Now, Steve didn’t really beat around the bush here, he stated simply, and truthfully that Flash lacked the reliability, security, and performance required by Apple to even consider putting Flash on iOS.  What Mike’s missing here is that just because Flash has major penetration on desktops/laptops, that doesn’t mean that Flash gets a free ride on whatever other platforms come down the pike.  It’s clearly the fault of the engineering team in charge of Flash development at Adobe that wouldn’t, or couldn’t produce a product tailored to the needs of a mobile device.  Now maybe the folks at Samsung, HTC, Motorola, LG, and Huawei don’t seem to think battery life is an issue, but at the end of the day, you have millions of Android handsets out there with owners who bitch about poor battery life.  At the same time, Apple (driven by Steve Jobs’ leadership) put battery life high on the list of what’s important.  Their products show it too… Apple is constantly improving operational time on their devices by A) The physical approach… bigger, better built, higher density batteries, and B) Smart coding.  Pressing the coders to think of ways to improve battery performance though the use of hardware when possible, and simpler, straightforward things like not allowing “live” wallpapers.

At the end of the day, it’s the name on the phone that determines who gets the blame when a phone doesn’t perform as expected.  If my “Acme” smartphone crashes all the time, gets hacked, and eats the shit out of my battery because of Flash, it’s not Adobe, or Flash that gets blamed, it’s “Acme”.  Why?  For one, people are stupid, and they look at the Phone, see “Acme” and associate “Acme” with a piece of shit smartphone that is busy crashing or being hacked when it’s not draining the shit out of the battery.

It is my firm belief that if Adobe would have addressed the many issues Flash faced on mobile devices, that in the end Apple would have ultimately had to allow Flash on the iOS bus because penetration would have been high already due to acceptance by Android, and if the performance issues were addressed, there would have been no reason (at least from a performance standpoint) to keep Flash off of iOS.  However, Steve Jobs had no qualms telling it like it is… and had the balls to say no, the Emperor has no clothes… not to mention reliability, security, or conservative power usage, and was willing to roll the dice that iPhone and iOS backed by a better alternative… HTML 5 would be a better choice for Apple, and Apple’s large base of satisfied customers, who like their efficient running, non crashing iPhones and iPads, not to mention the sales figures, and returning customers, to prove that Steve was right all along.  The difference is that Steve Jobs wasn’t intimidated by large, dominant forces.  He held his ground and maintained the guiding principles, the “Prime Directive” at Apple to set the bar high, and set ground rules that cannot be bent.  That’s why Apple sometimes makes decisions that may seem odd or even bad decisions at the time, but, in the end, you look back and realize they were right.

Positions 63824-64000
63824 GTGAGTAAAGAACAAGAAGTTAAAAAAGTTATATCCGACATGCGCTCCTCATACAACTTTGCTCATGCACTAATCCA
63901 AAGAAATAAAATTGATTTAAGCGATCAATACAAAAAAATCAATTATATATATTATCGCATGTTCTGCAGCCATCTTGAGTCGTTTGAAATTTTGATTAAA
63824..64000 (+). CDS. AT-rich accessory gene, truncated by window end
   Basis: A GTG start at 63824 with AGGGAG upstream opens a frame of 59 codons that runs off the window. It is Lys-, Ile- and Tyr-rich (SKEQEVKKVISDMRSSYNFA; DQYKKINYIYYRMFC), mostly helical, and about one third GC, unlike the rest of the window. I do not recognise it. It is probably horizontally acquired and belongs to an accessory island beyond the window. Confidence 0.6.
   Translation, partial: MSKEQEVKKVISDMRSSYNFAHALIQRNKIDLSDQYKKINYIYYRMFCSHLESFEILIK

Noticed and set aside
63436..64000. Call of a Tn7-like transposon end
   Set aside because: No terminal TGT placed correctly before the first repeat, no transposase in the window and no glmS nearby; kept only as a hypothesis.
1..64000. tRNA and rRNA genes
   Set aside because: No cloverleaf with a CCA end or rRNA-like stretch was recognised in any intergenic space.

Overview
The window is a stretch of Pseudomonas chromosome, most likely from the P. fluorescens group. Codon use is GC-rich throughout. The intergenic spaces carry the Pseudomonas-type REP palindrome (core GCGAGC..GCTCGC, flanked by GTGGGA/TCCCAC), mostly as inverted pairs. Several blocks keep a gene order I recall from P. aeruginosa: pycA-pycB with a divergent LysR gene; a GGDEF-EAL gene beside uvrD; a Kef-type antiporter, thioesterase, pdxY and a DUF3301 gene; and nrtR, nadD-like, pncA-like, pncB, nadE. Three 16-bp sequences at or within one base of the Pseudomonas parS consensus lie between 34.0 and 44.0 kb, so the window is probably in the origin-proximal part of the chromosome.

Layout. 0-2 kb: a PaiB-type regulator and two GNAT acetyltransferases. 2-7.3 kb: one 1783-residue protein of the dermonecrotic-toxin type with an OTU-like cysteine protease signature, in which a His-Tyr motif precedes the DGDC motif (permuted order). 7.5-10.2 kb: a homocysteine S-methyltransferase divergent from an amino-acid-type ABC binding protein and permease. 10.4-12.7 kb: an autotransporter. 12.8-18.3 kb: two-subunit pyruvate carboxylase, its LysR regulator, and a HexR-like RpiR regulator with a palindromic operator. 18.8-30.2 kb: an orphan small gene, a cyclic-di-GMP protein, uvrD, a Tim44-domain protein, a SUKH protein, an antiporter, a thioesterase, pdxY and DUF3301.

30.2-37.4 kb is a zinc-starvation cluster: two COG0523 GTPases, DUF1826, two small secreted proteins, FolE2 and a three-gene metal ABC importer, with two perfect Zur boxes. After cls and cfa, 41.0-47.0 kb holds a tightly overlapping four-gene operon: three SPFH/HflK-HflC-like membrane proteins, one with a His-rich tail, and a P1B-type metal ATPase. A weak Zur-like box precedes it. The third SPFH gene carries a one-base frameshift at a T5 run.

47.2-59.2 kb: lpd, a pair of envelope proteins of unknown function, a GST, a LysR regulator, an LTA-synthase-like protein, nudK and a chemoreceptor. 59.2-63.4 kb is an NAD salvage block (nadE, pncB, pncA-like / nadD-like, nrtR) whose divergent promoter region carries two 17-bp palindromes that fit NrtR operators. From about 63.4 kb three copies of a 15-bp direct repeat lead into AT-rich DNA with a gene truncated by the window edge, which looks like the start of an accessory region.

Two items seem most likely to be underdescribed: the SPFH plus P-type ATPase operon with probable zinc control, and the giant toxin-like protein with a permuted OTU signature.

So, to you, Mike Chambers, don’t blame Apple for the death of Flash on mobile devices, hell, don’t even blame yourself.  Put the blame where it most sits.  The fragmentation issues faced by Android are probably the biggest contributing factor.  It’s just not good business sense to continue to invest money to support Flash on “the many faces of Android” and so even if Flash executed flawlessly on all platforms, was rock solid secure, and charged the battery instead of drained it, then it still is probably not a good bet due to the investment needed to keep up with the lack of uniformity on Android.  Still, some of the blame should fall on the team that dropped the ball… The Flash development team seemed to not even try to address the issues that, to this day, plague Flash on both desktops and mobile devices.

At the end of the day, it was your bosses, not Apple who killed Flash on mobile.  I wonder what they think about you getting out there publicly to blame a dead guy for your inadequacies, and I wonder what they think about you.  I also wonder if you’re concerned over your employment status in the near future.